Is it possible that one can be a saint and still need to be saved? In writing to folks Paul had already called "saints" he said, "work out your own salvation with fear and trembling" (Phil. 2:12). At issue is a very personal matter — "your own salvation!" They had been saved. They were saints! But salvation is a process, not just a one-time thing. Their salvation might have been nearer than when they first believed, but it was not yet accomplished. And that is true of us!
Eternal salvation requires a life of watching, of struggling, of fighting. "Do you not know that in a race all the runners compete, but only one receives the prize? So run that you may obtain it" (1 Cor. 9:24). Each of us should resolve, along with the apostle Paul, to say, "I press on toward the goal for the prize of the upward call of God in Christ Jesus" (Phil. 3:14).
There can be no salvation without God, but what God offers man must take. It is never God who withholds salvation. It is always man who robs himself of it.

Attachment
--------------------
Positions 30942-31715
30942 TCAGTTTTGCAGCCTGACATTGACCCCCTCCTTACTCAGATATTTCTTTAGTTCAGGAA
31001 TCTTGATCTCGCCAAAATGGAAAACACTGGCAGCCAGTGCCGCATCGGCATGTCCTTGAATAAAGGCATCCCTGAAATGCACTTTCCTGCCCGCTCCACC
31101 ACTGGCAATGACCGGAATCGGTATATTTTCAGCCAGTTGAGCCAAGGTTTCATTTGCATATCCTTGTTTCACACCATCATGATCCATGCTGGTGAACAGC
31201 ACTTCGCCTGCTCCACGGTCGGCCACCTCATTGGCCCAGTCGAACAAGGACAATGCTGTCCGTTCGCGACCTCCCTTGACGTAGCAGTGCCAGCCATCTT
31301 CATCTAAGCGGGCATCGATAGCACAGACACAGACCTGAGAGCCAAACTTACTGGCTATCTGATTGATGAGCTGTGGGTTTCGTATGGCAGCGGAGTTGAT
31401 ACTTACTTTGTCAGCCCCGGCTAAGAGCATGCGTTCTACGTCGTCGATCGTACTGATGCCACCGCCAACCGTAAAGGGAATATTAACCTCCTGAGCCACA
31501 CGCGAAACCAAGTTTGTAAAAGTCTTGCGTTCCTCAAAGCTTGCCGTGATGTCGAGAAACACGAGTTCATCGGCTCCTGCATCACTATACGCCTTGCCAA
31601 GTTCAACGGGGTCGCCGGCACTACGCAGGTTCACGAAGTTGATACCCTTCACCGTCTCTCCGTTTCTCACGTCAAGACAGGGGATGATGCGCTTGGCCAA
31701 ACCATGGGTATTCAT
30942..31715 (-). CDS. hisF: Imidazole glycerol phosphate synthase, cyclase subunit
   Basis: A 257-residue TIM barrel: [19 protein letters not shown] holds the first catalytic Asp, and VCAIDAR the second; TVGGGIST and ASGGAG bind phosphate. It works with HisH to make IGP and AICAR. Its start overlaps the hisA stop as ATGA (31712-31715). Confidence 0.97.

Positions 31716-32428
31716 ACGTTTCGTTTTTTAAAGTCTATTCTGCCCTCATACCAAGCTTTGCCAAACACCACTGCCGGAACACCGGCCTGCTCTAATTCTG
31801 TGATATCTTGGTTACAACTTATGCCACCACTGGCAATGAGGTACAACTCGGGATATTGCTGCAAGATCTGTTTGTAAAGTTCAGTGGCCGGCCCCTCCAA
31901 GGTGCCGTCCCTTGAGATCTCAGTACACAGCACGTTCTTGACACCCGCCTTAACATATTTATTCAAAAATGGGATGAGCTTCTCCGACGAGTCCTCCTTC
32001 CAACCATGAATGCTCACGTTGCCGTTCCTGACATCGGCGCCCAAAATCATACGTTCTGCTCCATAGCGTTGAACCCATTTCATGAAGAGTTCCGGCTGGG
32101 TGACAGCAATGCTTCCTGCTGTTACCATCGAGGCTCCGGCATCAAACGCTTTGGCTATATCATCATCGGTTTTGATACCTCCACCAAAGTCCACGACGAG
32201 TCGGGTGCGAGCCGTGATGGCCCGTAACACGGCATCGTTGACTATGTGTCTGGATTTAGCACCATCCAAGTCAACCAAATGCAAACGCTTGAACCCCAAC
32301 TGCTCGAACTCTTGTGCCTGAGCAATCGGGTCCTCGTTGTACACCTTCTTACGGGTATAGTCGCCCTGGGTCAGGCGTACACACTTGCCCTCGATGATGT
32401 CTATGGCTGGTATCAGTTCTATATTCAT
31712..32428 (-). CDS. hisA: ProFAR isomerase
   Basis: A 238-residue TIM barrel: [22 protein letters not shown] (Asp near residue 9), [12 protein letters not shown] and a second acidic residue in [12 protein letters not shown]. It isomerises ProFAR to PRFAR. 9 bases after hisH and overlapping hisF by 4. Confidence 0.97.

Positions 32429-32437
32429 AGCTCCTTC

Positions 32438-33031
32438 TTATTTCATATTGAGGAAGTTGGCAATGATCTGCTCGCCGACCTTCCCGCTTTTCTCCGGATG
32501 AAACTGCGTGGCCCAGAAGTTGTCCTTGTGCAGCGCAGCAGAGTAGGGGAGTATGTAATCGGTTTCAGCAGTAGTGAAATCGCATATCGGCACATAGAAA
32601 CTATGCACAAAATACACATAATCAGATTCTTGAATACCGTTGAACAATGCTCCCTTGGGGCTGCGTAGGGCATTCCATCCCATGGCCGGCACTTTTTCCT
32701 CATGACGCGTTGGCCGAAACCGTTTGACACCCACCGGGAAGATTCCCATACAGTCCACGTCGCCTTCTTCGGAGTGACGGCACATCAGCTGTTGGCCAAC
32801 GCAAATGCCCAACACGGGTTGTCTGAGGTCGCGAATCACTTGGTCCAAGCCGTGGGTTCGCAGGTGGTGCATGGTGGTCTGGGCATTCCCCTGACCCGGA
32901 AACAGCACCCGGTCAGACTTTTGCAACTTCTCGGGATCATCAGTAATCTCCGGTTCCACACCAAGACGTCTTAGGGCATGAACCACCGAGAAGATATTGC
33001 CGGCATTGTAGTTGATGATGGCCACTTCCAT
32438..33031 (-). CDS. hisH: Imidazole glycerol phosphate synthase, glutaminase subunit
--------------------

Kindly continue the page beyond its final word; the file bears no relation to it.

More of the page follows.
Salvation is a personal matter between you and God. It must be worked out! Paul gives no justification for the one-sided perversion of the doctrine of grace, according to which "doing is a deadly thing."
Paul even tells us how to go about this working out — with fear and trembling. This has no reference to tormenting misgivings, but an attitude of reverence and awe lest we offend God.
This sense of human responsibility might lead us to despair unless we hear the next word from the apostle Paul, "For God is at work in you, both to will and to work for his good pleasure" (Phil. 2:13).
God doesn’t treat us as machines. He deals with us as
moral agents who can say yes or no, but He works in us not only to will, but also to work!
Your salvation is a personal matter, but you have the grace and power of God to help you attain it! Blessed be His name!
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